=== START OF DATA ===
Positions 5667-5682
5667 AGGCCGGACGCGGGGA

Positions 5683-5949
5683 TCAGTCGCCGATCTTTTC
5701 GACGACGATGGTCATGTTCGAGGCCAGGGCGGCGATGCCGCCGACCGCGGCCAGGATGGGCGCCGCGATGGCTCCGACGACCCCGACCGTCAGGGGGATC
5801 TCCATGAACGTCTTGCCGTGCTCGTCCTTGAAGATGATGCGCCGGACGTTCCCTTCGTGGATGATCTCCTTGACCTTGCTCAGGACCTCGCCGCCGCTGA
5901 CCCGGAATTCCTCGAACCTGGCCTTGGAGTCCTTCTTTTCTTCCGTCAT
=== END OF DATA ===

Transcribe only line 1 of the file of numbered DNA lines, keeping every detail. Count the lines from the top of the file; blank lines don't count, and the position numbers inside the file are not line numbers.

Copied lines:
Positions 5667-5682